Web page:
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Phishing Basics

Phishing is when a hacker tricks you into handing over your personal information like credit card numbers, usernames and passwords, social security numbers, etc.  Commonly they use “spoofed” emails, fraudulent websites, phone service calls, or phony text messages to full you.  Phishing is a type of social engineering attack to gain information about a target.

Best Practices

  • Never give out or enter sensitive or personal information unless you initiated the contact
  • Look for obvious signs of phishing, but don’t rely on them
  • Think before you click.  If something sounds unusual, don’t click it.  If it sounds too urgent, don’t click on it.
  • Find the official phone number or website to contact the legitimate company or person to follow up on the message
  • Signs an email/phone call/text is phishing
  • Many phishing attempts will have obvious signs they are not legitimate, but others will have very little indication that they are trying to steal your information until they ask for it.

Signs to look for

  • Asking for your personal information or taking you to a website that asks you to sign in or enter other personal information
  • Urgent call to action, often with serious consequences (e.g., “We will need you to confirm that your account is in use, click here in order to keep your account active” or “Reset your quota using this link and avoid losing incoming messages”)
  • Messages containing poor grammar and typos
  • Messages coming from an unusual name or email address (e.g., a message may appear to come from ekupresident[at]
  • Website addresses that don’t make sense (e.g., a link takes you to “’” instead of “”)
  • A high-interest message that provides a little context as to what they are about (e.g., “I really thought you’d enjoy this movie!  Openmenow.exe”)
  • Information can be mimicked and spoofed and accounts can be compromised and a sophisticated attack can look like a legitimate message.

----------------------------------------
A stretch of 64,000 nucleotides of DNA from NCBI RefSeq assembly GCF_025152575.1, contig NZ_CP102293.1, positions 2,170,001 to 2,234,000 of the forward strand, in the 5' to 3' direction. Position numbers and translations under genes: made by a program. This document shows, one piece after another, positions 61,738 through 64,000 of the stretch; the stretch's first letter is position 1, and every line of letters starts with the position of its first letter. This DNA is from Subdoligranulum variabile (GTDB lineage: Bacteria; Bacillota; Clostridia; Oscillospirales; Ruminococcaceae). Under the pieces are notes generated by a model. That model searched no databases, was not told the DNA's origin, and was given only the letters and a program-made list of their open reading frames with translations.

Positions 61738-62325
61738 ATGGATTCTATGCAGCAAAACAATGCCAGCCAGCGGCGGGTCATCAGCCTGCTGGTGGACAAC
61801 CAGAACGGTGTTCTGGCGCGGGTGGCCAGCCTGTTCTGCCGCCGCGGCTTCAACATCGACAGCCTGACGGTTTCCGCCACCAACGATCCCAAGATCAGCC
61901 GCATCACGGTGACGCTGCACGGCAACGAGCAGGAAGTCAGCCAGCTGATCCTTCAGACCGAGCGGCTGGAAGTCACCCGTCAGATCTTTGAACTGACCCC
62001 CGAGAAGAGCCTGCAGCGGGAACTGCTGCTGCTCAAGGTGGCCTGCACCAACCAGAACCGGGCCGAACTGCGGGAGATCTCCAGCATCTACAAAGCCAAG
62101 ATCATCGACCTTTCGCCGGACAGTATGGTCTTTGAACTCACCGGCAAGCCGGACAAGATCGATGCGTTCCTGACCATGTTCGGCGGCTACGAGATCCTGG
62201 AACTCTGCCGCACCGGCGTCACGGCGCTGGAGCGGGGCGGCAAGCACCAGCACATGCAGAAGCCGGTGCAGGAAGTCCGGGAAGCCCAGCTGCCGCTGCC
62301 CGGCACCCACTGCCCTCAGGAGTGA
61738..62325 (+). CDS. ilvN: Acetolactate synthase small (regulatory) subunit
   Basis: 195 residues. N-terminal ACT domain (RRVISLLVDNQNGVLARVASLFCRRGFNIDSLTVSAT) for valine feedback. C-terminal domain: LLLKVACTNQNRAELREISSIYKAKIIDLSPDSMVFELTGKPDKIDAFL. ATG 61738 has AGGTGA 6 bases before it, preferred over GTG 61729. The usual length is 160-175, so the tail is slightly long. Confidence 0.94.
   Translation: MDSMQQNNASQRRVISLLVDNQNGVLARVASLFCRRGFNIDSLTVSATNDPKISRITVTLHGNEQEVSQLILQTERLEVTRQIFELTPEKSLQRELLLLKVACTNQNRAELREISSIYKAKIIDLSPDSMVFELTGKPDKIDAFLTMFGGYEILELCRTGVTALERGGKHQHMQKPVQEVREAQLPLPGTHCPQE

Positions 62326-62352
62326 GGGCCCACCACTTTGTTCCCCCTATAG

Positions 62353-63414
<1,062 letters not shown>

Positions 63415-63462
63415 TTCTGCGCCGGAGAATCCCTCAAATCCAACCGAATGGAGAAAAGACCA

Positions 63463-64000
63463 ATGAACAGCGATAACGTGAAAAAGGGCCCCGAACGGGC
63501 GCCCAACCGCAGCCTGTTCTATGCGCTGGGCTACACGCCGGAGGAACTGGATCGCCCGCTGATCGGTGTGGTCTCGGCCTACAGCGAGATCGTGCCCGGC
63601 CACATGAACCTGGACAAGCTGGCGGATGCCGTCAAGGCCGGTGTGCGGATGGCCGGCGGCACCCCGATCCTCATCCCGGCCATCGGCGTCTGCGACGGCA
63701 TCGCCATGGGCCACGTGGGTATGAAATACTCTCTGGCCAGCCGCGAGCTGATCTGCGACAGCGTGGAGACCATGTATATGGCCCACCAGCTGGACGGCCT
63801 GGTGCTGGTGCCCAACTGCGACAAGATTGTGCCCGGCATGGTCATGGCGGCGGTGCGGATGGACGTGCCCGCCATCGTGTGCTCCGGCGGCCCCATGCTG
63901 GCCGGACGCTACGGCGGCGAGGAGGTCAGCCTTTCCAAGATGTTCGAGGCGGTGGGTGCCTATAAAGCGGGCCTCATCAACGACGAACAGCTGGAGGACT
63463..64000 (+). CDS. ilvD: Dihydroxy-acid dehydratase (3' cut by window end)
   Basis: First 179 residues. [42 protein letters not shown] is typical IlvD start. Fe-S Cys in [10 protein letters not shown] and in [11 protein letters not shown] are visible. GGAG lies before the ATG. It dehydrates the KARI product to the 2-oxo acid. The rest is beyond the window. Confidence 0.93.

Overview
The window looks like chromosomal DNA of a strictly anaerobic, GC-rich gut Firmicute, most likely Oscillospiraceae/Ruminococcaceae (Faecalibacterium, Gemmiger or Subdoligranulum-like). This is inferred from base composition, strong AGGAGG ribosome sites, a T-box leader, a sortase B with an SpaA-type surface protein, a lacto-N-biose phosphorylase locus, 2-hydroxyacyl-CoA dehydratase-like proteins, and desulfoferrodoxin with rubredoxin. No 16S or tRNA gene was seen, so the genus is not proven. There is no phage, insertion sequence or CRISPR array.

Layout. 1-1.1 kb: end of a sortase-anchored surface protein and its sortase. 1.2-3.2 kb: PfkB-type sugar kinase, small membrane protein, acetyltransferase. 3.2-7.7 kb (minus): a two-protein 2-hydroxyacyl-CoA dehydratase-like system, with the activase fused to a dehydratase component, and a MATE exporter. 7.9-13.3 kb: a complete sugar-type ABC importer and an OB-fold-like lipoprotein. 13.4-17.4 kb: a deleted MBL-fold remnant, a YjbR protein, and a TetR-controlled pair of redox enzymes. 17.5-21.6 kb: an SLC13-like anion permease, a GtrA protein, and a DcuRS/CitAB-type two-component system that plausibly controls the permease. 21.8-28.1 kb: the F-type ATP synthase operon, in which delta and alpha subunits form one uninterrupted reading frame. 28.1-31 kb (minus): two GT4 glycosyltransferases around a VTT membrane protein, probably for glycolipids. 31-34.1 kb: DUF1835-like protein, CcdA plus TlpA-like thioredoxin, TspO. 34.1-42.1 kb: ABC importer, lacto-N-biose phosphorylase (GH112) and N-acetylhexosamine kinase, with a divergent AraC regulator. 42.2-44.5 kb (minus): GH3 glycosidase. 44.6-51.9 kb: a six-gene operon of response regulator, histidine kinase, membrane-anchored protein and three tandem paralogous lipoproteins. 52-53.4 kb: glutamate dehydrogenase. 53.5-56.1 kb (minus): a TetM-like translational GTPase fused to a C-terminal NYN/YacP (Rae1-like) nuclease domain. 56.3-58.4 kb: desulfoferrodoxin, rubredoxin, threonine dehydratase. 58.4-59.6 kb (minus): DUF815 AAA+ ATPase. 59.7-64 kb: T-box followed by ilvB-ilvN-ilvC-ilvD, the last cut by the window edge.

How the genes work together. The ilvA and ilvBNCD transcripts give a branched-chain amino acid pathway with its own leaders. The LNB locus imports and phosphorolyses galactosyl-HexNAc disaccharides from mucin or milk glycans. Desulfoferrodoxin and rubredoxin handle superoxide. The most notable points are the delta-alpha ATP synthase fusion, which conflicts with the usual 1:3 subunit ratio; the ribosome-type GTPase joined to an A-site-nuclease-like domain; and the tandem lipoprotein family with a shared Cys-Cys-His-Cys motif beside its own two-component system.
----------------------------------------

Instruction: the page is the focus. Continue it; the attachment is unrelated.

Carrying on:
Before You Click

Use common sense and being cautious can save you from most attacks.  For example:

You get an email from the EKU president with just this one question in the body of the message “Are you available?”

                Think: Why would they send you something so unexpectedly and with no explanation?  That’s because they probably aren’t.

You see a Facebook post that a “Local” or “Well-Known Company” is giving away a $100 gift card, you just have to visit visitmeforgiftcard[dot]godaddy[dot]com to sign up

                Think: Why would they use such an unusual web address instead of their official website?  They wouldn’t, and the site is more than likely fake.

You get an urgent email from EKU IT that they are about to shut down your email account if you don’t login to a link they provide and give them your username and password.

                Think: Why would IT need you to provide that? They are IT and have your username and contact information so if they need you specifically, why wouldn’t they just call?

You get a phone call from someone claiming to be from your credit card company, stating that there has been a suspicious charge on your account and that they need your name, address, and credit card number or they will freeze the account.

                Think: How do you know it is a legitimate call from your credit card company?  Phone numbers are easily spoofed too!  Why do they need all that information?  Shouldn’t they have it?  How else can you verify it is them calling (sign into their website, find an old statement and call that number or the one on the back of the card)?  If they are your credit card company, they won’t mind you waiting to call them back at their official phone number.

If you get phished

First, if you’re unsure about any email you can forward it to EKU IT at  We look at every email we receive and if it is legitimate we will let you know.

However, if you become a victim:

If your personal information has been compromised, change any compromised account passwords, contact any financial institutions, etc.  You may want to consider contacting a credit agency to put a suspicious activity alert on your credit profile

If you believe your university information may have been compromised, contact the IT Service Desk immediately at 1-859-622-3000

External Links

Phishing and spearphishing

IRS: Report Phishing and Online Scams

Online Safety

FTC Phishing Page

What is Phishing? The Ultimate Guide to Phishing Emails and Scams


Contact Information

IT Service Desk